Dear Congress; A Phone Number does not a Service Make

Carl Ford : 4G Wireless Evolution
Carl Ford
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Dear Congress; A Phone Number does not a Service Make

In the last thirty years, the computing world has changed so much, that it is hard to remember the logic of roles and rules that existed and still drive the basis of law and leadership when it comes to telecommunication.  Telecom has always been a service that has made a distinction between service and use.  Telecom services were deliberately limited to enable the maximum amount of people to use the services for whatever activities they choose. 

Enabling the network to be ubiquitous was accomplished by aggregating the costs of service between local services and long distance services.  The cost of providing the connection (the local loop) was harmonized as much as possible with statewide loop costs and subsidization from the long distance market.  However with the ubiquity achieved the opportunity to support specialized services enabled for the early focus of the Internet to be about the signaling on top of the phone network and not inside it.

A primary reason why the issues of the phone network were of no concern was that IP was distance insensitive, and connecting at the closest point on the phone network through dial up or private line was pretty efficient. 

Now the technology and cost models of access are intertwined and efficiency in the network is not represented in any particular type of fee structure.  Nor is there a clear distinction between accessing a service via the phone network, or an "Internet" service that replaces the phone network.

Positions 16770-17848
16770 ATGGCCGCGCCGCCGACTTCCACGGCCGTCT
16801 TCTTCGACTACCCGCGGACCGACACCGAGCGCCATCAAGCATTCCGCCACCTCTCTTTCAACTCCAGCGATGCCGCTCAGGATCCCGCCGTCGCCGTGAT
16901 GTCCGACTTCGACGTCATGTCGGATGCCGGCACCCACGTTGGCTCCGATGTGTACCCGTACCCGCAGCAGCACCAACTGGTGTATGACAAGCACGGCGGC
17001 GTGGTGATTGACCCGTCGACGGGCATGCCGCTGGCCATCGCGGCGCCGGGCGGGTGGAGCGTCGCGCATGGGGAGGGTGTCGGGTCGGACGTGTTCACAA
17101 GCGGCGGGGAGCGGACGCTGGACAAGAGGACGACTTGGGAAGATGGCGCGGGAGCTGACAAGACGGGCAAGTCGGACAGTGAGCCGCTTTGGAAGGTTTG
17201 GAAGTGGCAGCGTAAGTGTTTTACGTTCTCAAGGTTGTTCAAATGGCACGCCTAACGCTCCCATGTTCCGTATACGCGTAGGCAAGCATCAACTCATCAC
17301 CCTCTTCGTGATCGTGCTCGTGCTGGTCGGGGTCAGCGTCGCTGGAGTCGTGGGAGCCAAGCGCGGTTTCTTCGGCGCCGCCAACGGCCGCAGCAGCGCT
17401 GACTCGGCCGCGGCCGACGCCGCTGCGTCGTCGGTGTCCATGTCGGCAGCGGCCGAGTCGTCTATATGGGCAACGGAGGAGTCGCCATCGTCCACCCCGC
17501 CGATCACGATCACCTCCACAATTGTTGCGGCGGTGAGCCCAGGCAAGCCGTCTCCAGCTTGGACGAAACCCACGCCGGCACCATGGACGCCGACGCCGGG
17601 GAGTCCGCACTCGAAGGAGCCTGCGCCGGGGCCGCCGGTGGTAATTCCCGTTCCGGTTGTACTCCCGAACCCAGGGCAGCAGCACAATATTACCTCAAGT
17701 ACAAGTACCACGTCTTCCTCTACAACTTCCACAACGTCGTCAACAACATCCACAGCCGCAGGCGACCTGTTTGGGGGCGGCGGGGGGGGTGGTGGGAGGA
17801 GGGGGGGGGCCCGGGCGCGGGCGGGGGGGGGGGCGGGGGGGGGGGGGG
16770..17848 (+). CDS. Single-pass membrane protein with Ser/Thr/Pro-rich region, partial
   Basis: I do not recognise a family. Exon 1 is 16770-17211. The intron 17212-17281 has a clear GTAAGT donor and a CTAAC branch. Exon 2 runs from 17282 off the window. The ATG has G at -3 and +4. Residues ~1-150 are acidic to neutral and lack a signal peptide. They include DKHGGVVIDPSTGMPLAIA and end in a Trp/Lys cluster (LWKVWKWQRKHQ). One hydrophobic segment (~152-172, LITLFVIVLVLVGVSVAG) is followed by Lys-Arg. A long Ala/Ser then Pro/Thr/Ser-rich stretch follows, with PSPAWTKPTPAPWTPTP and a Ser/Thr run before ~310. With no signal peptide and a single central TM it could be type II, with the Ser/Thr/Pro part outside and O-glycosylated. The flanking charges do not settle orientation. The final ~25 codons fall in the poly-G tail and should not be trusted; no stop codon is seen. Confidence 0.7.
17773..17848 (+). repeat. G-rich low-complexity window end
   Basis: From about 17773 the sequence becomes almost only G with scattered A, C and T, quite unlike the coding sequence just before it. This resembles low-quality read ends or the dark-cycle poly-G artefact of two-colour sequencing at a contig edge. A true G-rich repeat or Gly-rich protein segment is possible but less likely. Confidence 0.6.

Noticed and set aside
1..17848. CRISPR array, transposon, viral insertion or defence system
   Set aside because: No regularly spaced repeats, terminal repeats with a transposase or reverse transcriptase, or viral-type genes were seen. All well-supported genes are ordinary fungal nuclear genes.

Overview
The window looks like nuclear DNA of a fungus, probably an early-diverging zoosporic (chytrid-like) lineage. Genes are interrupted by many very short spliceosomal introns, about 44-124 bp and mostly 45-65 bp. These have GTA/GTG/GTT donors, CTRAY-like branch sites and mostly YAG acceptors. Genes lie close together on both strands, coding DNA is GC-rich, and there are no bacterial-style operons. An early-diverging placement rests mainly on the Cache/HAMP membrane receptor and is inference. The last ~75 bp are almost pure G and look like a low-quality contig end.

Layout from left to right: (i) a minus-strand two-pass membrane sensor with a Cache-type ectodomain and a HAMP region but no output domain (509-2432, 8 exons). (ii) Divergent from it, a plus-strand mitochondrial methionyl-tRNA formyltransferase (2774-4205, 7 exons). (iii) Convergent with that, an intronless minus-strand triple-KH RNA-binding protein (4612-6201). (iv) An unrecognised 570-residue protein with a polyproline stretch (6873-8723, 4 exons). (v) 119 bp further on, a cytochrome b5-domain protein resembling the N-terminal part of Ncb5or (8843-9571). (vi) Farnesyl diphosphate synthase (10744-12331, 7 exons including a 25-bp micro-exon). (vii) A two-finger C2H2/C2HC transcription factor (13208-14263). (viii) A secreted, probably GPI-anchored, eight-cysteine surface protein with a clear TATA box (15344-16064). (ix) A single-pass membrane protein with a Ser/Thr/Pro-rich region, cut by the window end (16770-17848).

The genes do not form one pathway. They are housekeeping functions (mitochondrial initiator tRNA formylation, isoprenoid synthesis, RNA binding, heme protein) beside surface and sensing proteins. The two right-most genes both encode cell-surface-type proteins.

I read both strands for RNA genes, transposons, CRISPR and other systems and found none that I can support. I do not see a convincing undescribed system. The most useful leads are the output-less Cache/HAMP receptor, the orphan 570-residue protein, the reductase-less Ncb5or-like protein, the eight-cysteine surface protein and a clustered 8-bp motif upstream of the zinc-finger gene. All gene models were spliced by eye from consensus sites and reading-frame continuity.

However, certain principles of the phone service have been considered primary and certain have been considered secondary.  Primary services are your origination point for phone calls and have the responsibility for delivering calls to the 911 network. 

Until the Internet, the primary way to innovate on the phone network was to use the network for secondary services; the phone company did this themselves with solutions such as Wide Area Telephone Services [WATS] and 800 numbers. However the place where people were doing more than just talking was with computer networks, ring back services, and call centers. These connections all managed the call after the handoff from the phone network and continued routing the call for innovative services.

With the Internet's inter networking ability to support connectivity on the network without a usage charge these solutions rapidly to advantage to stay connected to provide unique synergies that added value without being a primary service. 

Today with many people using wireless as their primary service, and the ability to provide smart computing devices to the user we again stand at a point where the basis of the regulation of the past no longer matches to the realities of technology.  Today a smart phone can have an application as a result of being part of the Internet or an app store, before there was an app store many companies provided services via these secondary lines.

If you treat all phone numbers as a primary service solution, the result is that the innovation fostered by the ability to connect via the telecom network will never be offered to the telecom network.  On the Internet side the ability to innovate will not be associated with the network connectivity when accessing the Internet but only to the applications. 

Services that do not support primary line functions of origination, or are "free" services should not be driven by the same rules as primary line solutions.

Many people speak about the issues of Net Neutrality without real market drivers behind their rationale.  The principles discussed by FCC Chairman Genachowski assume a controlling factor by the access provider. 

However at the core of the discussion should be relationship of ubiquity and usage.  Service levels and performance

Viewing any service with a phone number from the perspective of telephonic service is as antiquated as the term, which was used to distinguish telephones from telegraphs.

The goal should not be on extending the regulation that tried to curtail monopolies, but to encourage the innovation, which will bring new types of services even to the plain old telephone services.

GoogleVoice is one such service as are many other innovative companies. Via GoogleVoice you can route calls you can initiate signals to originate calls to your primary service number.  It combines the web, video and phone services.



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